The daily Nebraskan. ([Lincoln, Neb.) 1901-current, May 06, 1991, Image 1

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    H L/ CJ 1 V Partly sunny today with a
I ■ J ■ high around 60. Mostly
I clear tonjght with a low of
■; I" 35-40. Tuesday, partly
P-M -
Ifficial says
culty eyes
3nne Searcey
oncems that UNL faculty members will
not receive a fair shake during salary
negotiations have prompted talks of
zation, a university official said Sunday.
>rge Tuck, Academic Senate president,
niversity of Nebraska-Lincoln faculty
jrs are “feeling nervous” about losing
raises to unionized campuses and have
sed collective bargaining efforts.
University of Nebraska at Omaha and
use University of Nebraska at Kearney,
r which are unionized, collectively bar
for salary raises in April. The NU Board
ents approved salary raises of 6.5 per
r UNO and 8.7 percent for UNK, which
in the University of Nebraska system
ause UNL doesn’t have a collective
ling arrangement, faculty salary increases
t be decided until the Nebraska Legisla
proves the NU budget. The UNL Aca
Senate in April requested a 10-percent
increase, Tuck said.
)ast years, he said, UNL always has
d raises slightly higher than those gained
But now, UNL faculty members fear budget
f constraints will hinder their hopes for the 10
percent raise, which has spurred talks of union
izing, Tuck said. The Academic Senate is not
i advocating a union, he said.
Faculty members have resisted unionizing
in the past. In 1976, the American Association
of University Professors proposed to serve as a
collective bargaining unit for UNL, but was
defeated in a vote of 634 to 503, Tuck said.
Last week, the Legislature’s Appropriations
Committee proposed a $10.6 million alloca
tion to UNO, UNK, UNL and the University of
Nebraska Medical Center for salary raises. The
money may be distributed in different ways,
Tuck said.
University central administration might take
money from UNL and UNMC to fund salaries
of the two unionized schools. If this happens,
UNL would be better off unionized, he said.
“We’re not attacking UNO or Kearney. They
negotiated. They did it fair and square. They
got the salary increases they bargained for,”
Tuck said. “Obviously we’d like to have more
money, but we don’t want to have to take
money from one of our sister institutions.”
But the unionizing process could take months,
he said, and would require faculty votes and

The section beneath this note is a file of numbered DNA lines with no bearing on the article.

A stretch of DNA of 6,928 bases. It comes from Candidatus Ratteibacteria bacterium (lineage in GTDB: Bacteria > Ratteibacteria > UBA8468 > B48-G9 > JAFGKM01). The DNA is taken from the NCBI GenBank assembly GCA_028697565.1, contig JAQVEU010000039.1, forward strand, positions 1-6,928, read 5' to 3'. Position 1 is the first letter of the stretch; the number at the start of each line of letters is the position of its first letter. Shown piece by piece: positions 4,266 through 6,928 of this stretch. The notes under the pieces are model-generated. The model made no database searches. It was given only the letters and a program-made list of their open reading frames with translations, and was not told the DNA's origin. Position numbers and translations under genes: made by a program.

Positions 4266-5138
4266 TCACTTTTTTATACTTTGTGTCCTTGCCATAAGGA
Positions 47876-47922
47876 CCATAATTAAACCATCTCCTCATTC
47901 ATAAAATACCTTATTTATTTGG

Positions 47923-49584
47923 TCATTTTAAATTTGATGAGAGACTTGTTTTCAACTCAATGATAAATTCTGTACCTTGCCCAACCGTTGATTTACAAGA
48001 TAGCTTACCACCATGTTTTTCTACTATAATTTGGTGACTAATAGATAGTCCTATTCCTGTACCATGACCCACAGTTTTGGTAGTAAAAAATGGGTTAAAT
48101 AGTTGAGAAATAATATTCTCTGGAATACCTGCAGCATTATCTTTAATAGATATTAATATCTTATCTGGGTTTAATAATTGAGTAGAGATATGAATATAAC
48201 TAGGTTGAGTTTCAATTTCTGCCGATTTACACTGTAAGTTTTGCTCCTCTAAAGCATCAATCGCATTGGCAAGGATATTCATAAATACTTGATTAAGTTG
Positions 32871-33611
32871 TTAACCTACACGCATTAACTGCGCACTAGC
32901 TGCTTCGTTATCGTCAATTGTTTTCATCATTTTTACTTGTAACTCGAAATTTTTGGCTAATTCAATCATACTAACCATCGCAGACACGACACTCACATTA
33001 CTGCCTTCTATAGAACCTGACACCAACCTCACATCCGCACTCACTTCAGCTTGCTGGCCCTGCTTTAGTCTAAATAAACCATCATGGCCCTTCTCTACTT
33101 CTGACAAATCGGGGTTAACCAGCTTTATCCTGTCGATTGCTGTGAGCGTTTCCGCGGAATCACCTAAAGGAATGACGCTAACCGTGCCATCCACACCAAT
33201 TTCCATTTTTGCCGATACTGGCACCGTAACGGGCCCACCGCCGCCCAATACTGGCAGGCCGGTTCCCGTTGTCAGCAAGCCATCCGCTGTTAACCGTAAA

other lengthy procedures.
Dividing the proposed $ 10.6 million evenly
among the campuses would result in a 4-per
cent salary increase for each campus, Tuck
[ said.
Individual campuses would then have to
fund the remaining salary increase from within
their own institutions, he said, which could
mean program or staff cuts.
Tuck said central administration also could
take money from UNMC and UNO to help
bring faculty salaries at the Kearney and Lin
coln campuses closer to those of peer institu
“It just depends upon who they want to
make unhappy,” he said. ——
Shaun Sartin/Daily Nebraskan
Jack Scherbak displays hi9 insulating aluminum can panel outside of his Lincoln home.
Insulation or art?
Inventor finding new uses for aluminum cans
By Wendy Navratil
Senior Reporter
A former University of Nebraska-Lin
coln student has combined ecology,
art and architecture in his latest in
vention: aluminum-can panels that can be
used to insulate buildings or to build pyra
mid-shaped sculptures.
Jack Scherbak, who has a U.S. patent on
a roach trap, said he has received some
positive feedback on his two-tiered alumi
num can concept.
Recycling experts, artists, architects and
engineers have acknowledged both the in
vention’s practical architectural use and
artistic potential, he said.
To use the invention as either insulation
or sculpture, aluminum cans are first filled
with popped popcorn or shredded paper.
The tops of the cans are then dipped in an
adhesive and stuck, in tightly packed rows,
to a plastic foam or other material backing.
The backing is cut differently depending on
the intended use of the layer of cans.
“You don’t have to use Styrofoam, ‘cause
it’s kind of on the hit list for ecology,”
Scherbak said.
If the cans arc going to be used to insulate
buildings, two rectangular layers are placed
back to back to form one wall of insulation.